1196 words - 5 pages morality (Stephens 205). Epictetus believed, in accordance with nature, that humans are superior to nonhuman animals because humans are moral agents that understand reason and judgment and nonhuman animals are unequal to human beings. This superiority makes it morally permissible for humans to use animals as they wish. Epictetus also believed that Providence contributes nonhuman animals bodies to humans to use as they wish whether it be for clothing or

Animal Abuse and Neglect

1296 words - 5 pages . “More than 25 million vertebrate animals are used in testing in the United States each year. When invertebrate animals are thrown into the mix, the estimated number rises to as high as 100 million.”(dosomething) The laboratory testing of animals is important to biomedical research, product safety testing, and education. Biomedical researchers use animals to extend their understanding of the workings of the body and the processes of disease and

Animals' Right to Life

1116 words - 4 pages animals, and therefore, that all animals have the right to live. Unfortunately animals continue to be viewed in many circles as inferior creatures, and are often used in medical research where they are not granted any right including the right to live and their only destiny is to suffer to death. The purpose of this short-essay, is to evaluate, analyze, and assess whether or not animals have a recognized right to life, specifically within the

The Triangle of Human Progress: Society, Technology, and Morality

988 words - 4 pages The interplay between the needs of society, the implications of society using technology on a wide scale, and the role of morality all play a role in defining human progress. The goal is to balance each in order to create a sustainable future. A sustainable future involves using resources and creating an environment that can sustain future generations. However, it is clear that the current triangle of human progress is an unsustainable

Similar Essays

Morality Of The Genetic Engineering Of Animals

1289 words - 6 pages to theology and God, genetic engineering of animals should be allowed but should also be heavily regulated. God has set forth a mandate for humans to care for and treat the world with respect. Therefore, the resources should be utilized wherever needed for the good of other humans. Genetic engineering should, therefore, be used positively and wisely. Theology and basic morality provide the limits to genetic engineering and the governments in the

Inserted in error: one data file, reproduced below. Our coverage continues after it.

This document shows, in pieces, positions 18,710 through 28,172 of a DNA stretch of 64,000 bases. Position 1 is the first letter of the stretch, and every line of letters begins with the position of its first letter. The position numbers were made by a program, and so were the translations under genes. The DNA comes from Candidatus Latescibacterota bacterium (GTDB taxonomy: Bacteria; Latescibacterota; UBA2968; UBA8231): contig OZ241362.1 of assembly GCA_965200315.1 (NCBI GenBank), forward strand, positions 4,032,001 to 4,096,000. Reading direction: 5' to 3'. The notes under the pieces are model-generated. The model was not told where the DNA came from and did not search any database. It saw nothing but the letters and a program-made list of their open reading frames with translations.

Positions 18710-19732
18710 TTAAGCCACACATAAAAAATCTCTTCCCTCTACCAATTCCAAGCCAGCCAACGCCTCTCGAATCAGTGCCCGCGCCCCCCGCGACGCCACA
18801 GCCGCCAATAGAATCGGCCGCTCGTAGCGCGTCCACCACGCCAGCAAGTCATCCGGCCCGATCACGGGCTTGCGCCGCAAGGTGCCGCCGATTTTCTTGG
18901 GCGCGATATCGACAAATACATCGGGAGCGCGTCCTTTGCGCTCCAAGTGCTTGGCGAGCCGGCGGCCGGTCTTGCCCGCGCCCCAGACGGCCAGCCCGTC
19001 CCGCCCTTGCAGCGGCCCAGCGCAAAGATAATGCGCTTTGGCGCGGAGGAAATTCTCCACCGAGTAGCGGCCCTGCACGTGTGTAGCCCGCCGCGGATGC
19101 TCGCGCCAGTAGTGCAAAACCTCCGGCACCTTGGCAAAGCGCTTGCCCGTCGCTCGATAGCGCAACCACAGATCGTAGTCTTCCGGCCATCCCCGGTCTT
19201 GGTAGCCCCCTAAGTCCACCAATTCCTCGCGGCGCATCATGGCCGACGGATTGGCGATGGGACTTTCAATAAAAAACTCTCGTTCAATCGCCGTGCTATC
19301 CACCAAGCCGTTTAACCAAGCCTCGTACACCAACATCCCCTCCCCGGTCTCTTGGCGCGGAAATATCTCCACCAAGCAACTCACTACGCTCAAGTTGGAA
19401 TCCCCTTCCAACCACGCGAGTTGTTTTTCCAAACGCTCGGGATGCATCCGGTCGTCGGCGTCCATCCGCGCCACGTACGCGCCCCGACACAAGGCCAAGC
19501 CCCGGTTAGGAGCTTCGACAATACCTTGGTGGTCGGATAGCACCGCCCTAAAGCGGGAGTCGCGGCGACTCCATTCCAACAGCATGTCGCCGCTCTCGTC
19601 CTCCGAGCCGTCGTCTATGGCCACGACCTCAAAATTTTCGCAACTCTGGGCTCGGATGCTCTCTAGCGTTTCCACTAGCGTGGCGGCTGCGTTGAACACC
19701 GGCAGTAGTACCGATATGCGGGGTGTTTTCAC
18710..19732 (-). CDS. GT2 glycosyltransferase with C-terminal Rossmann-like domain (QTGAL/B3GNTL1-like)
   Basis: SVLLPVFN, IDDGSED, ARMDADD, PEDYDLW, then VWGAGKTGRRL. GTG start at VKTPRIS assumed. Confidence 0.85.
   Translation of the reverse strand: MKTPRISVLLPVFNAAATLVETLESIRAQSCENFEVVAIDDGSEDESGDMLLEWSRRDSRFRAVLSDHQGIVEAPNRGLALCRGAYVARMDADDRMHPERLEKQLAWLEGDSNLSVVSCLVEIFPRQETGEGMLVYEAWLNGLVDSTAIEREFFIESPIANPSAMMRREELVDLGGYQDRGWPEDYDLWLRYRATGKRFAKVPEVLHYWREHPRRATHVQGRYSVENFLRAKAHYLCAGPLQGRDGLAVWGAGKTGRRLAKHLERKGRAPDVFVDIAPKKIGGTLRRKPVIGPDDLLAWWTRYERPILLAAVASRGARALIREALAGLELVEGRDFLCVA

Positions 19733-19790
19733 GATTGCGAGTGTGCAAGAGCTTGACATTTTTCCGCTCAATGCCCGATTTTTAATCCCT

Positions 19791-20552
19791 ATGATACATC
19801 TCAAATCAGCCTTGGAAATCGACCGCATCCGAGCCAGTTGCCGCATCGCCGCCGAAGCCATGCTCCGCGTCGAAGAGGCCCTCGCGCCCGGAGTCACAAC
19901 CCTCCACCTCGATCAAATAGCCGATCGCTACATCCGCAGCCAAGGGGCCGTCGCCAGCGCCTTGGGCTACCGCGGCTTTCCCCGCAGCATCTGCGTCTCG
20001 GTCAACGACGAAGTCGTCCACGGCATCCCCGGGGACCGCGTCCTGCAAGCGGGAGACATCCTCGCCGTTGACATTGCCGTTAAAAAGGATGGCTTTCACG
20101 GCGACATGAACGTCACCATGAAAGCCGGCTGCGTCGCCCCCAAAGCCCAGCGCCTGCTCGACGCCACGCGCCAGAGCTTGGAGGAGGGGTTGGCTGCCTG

Evolution And Moral Truths Essay

1716 words - 7 pages happened with morals and ethics. This idea forms the basis for proving that morality can be explained by evolution and vice versa. An article published in Psychology Today argues that there are two main reasons for believing that moral bears the imprint of evolutionary history: nonhuman animals exhibit some aspects of human morality, and there is an impressive collection of theories explaining how standard, moral behavior has evolved. It is with

The Idea Of Morality Cannot Work Without The Existence Of God

1032 words - 4 pages origins of humanity and society that those who did not adhere to a certain code of conduct would be rejected. For example, a person in any group of people that killed other members of the group would quickly be rejected from that group. It is also visible that codes of conduct or 'morality' is present in the animal kingdom and that the rules that animals live by in a group are intrinsically linked to their instinct and

The Surge Of Morality Essay

1829 words - 8 pages , which, as we shall see, forms an essential part of the social instinct, and is indeed its foundation-stone” (Darwin 174). Sympathy shown to humans and animals render services needed in varied situations thus leading to a satisfied life. However, morality is also an innate social instinct. Thus as an innate characteristic, it keeps evolving through predisposing factors like experiences and environment. The environment has a huge impact on morality